The rules of pop used to make things very clear. A band with members numbering double figures is an orchestra, one with less than three is a duo…a lounge act, the sort of thing that you’d find at the bar of the Ramada Inn doing jaded covers to jaded listeners and probably billed as a popular beat combo.
But somewhere along the line something changed, technology began to compensate for mere numbers, new possibilities presented themselves and suddenly even the lowly 2-piece could be anything they wanted to be. And what GagReflex wanted to be was a big, aggressive, punk leviathan, which is just as well really.
The fact that they are a bass and drum set up means that they are massively rhythmic in their delivery, but a straight four-four approach just wouldn’t really cut it and so with Stuart Hawkins mixing thundering bottom end with dexterous riffs and runs across the four string and Seb Goffe’s skittering fills, rampant rolls, solid drives and underpinning emphasis, they have created something far more interesting. Interesting and then some. And somehow the absence of widdly lead guitars and power chords seems to keep things cleaner limbed and certainly more inventive. The fact that you can see the musical machinations that the two of them employ to build their songs is not only wonderfully honest but fantastically hypnotic. Is Math punk too much of a mutually exclusive concept?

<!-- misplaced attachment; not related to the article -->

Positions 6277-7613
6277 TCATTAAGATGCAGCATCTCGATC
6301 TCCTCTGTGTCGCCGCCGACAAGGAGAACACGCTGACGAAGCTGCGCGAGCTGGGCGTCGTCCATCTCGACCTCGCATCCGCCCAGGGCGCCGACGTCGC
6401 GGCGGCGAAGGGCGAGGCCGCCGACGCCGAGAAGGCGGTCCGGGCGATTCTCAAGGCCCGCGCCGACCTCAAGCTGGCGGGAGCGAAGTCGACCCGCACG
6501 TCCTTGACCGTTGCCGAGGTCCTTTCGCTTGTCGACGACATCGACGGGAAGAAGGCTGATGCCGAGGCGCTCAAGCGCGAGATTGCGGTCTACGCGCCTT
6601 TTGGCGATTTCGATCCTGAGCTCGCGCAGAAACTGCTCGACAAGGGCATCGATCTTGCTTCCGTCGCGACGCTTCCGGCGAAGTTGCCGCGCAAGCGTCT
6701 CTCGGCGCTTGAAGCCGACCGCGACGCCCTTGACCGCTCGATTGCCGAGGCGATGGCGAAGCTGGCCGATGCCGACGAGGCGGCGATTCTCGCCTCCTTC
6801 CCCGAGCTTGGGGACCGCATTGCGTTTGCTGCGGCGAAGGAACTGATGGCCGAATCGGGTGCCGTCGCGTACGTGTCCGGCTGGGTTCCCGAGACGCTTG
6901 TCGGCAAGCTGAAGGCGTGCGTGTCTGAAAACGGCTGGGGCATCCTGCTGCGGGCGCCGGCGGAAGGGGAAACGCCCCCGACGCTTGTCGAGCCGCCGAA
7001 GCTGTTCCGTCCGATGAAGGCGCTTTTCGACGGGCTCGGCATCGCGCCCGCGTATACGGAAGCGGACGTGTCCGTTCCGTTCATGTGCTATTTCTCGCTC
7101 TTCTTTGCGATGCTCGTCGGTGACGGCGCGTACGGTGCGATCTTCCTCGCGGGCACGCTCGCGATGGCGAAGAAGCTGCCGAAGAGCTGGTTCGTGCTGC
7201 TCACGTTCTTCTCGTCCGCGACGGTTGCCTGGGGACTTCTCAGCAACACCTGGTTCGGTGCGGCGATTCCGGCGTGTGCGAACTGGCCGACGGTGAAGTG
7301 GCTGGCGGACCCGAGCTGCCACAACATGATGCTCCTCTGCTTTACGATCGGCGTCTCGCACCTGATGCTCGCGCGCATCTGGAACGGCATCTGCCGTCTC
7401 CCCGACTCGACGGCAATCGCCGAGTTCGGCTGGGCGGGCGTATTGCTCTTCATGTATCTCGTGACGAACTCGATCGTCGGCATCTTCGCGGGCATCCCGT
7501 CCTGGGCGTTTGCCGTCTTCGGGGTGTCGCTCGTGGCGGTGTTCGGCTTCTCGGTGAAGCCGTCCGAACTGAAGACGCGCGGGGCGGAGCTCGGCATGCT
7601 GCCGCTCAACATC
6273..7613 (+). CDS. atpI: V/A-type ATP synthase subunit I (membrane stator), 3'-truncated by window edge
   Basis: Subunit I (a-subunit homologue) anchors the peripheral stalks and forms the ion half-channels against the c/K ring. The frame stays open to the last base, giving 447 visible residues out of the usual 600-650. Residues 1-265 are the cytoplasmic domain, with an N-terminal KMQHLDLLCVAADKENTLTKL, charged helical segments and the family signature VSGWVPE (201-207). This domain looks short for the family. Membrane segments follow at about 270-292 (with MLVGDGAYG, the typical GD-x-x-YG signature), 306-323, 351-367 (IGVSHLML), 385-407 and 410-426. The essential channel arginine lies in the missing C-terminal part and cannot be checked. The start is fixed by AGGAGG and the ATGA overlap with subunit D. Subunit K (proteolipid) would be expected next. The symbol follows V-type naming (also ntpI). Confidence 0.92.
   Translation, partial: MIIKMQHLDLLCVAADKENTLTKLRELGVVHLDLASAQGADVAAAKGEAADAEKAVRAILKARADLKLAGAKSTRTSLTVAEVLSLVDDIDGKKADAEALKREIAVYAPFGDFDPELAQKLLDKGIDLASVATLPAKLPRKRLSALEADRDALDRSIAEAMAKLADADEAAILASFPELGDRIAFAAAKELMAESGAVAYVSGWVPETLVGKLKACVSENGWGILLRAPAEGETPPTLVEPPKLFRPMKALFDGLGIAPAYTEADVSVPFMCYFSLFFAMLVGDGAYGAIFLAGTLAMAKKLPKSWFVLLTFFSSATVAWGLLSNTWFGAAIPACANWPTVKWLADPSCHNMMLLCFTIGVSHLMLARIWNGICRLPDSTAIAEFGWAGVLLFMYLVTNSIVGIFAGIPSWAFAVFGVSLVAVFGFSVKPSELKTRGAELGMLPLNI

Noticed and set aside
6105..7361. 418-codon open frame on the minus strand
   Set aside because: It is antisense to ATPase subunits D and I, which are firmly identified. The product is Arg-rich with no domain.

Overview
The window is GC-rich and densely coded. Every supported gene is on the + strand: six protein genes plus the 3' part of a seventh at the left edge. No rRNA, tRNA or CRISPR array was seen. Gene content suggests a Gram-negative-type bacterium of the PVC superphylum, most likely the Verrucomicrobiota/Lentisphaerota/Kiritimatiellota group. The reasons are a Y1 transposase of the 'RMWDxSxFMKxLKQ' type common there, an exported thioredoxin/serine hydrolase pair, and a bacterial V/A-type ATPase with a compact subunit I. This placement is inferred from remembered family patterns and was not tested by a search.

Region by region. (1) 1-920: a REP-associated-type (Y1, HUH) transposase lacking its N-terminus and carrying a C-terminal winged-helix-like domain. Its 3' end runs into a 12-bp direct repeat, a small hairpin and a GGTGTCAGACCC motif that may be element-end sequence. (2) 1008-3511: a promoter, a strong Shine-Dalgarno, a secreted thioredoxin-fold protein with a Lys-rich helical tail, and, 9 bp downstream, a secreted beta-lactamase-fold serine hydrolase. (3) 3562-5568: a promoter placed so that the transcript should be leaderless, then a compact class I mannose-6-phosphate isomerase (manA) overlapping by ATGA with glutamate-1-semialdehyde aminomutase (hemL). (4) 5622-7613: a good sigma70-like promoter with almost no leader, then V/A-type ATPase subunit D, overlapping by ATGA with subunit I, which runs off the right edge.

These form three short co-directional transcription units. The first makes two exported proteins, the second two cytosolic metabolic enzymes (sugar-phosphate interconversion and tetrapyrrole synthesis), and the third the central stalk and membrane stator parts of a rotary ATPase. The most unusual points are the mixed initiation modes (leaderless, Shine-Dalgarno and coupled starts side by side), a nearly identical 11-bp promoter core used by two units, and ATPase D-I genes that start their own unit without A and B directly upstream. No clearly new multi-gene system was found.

And lyrically there is a lot more going on than you would expect from the format, dark and savagely intelligent commentary on the world around them is spat at the listener matching the aggression of the music. Lit-punk anyone?
Anyone who has seen the band live might have once wondered if it would be possible to catch the raw energy of the band on record, harness the savage musical knife-edge they walk, the one that throws experimental ideas and jazz references into the punk, rock and metal melting pot. Well, this album is the proof that it can be done and that punk can be big and clever…though the term punk might need some qualification in their case.
Prog-punk? Jazz-core? Punk with a college education?….oh, I give up. Just listen to the damn album!